No - as Joe C points out, the regional and constituency ballots are now on separate pieces of paper making it impossible to pair up the ballots at the count. Indeed, the Electoral Commission's "easy guide" to the count states that the ballots are separated by contest before counting:
Depending on the space available at the count centre, ballot boxes for
both the constituency and regional contests might be opened at the
same time, or the CRO may open the ballot boxes for one contest first
and then open the ballot boxes for the other contest.
Ballot boxes are opened and emptied onto tables. The empty boxes are
shown to everyone present.
Count teams will check that there are no constituency ballot papers
mixed with regional ballot papers (and vice versa).
However, this was not always the case. In the 2007 Scottish Parliament elections, the ballots were combined onto one piece of paper, as below. The wording of this ballot paper caused significant confusion among voters, as many took the wording 'You have two votes' to mean that they could use both of their votes on one ballot, leading some constituencies to have over 10% of votes rejected. In some cases, the number of rejected votes exceeded the successful candidate's majority.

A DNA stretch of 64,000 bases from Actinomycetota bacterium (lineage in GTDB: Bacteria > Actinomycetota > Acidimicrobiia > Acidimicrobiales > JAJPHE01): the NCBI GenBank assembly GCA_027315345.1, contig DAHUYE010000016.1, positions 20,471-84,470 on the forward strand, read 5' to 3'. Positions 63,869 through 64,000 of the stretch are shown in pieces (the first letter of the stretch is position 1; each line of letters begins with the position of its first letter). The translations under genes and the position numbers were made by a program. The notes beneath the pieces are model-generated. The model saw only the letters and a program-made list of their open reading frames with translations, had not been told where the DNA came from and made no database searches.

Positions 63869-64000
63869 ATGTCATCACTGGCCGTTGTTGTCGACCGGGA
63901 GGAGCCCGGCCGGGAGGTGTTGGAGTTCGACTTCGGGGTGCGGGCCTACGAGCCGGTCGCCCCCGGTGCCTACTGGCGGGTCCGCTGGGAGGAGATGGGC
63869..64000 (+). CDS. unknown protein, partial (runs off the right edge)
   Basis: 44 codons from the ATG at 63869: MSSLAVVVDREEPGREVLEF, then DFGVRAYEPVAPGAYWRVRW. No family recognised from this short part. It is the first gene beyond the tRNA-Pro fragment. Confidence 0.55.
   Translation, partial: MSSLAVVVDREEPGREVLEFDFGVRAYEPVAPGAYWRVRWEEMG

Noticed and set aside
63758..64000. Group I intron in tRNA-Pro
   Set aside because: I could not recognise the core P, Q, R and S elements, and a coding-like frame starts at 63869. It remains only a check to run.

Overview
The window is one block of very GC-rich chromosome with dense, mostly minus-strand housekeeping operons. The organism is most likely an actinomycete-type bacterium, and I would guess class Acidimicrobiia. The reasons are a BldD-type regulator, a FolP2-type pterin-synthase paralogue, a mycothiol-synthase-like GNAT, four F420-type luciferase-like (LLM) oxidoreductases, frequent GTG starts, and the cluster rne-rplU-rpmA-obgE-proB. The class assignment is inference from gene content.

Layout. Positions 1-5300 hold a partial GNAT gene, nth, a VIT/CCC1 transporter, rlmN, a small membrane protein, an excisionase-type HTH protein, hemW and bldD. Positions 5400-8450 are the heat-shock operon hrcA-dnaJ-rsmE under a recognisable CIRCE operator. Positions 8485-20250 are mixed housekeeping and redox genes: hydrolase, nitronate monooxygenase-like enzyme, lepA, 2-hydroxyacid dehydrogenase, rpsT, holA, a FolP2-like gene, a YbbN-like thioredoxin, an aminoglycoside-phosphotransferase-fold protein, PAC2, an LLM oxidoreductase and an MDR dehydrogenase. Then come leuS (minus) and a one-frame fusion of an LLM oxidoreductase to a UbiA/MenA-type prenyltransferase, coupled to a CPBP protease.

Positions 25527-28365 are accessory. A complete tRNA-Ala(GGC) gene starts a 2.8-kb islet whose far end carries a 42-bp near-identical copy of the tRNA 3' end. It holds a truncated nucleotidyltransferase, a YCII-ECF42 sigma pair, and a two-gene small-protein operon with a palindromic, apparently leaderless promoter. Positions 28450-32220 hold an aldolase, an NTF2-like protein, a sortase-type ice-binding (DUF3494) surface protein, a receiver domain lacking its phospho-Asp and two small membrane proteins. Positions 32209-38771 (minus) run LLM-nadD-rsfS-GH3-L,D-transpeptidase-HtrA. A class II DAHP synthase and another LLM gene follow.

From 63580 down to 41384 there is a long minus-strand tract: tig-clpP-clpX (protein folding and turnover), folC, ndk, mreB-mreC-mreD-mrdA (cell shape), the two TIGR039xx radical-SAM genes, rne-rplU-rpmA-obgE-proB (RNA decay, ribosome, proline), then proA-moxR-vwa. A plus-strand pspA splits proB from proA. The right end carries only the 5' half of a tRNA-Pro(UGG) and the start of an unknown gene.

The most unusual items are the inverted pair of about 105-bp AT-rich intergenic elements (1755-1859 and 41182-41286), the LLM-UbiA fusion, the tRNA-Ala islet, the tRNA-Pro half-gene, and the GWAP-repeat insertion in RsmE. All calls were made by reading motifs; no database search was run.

In the aftermath of this election, the Electoral Commission produced a review of the election to examine how this could be improved upon next election. Table 1.2 of Appendix D of the report shows a cross-table classifying ballots based on whether their regional or constituency votes were valid or not. It shows that 81,357 ballots had only their constituency vote counted, and 56,934 had only their regional vote counted - so even with the combined ballot paper, the votes were treated separately and voters were not required to vote in both the regional and constituency vote.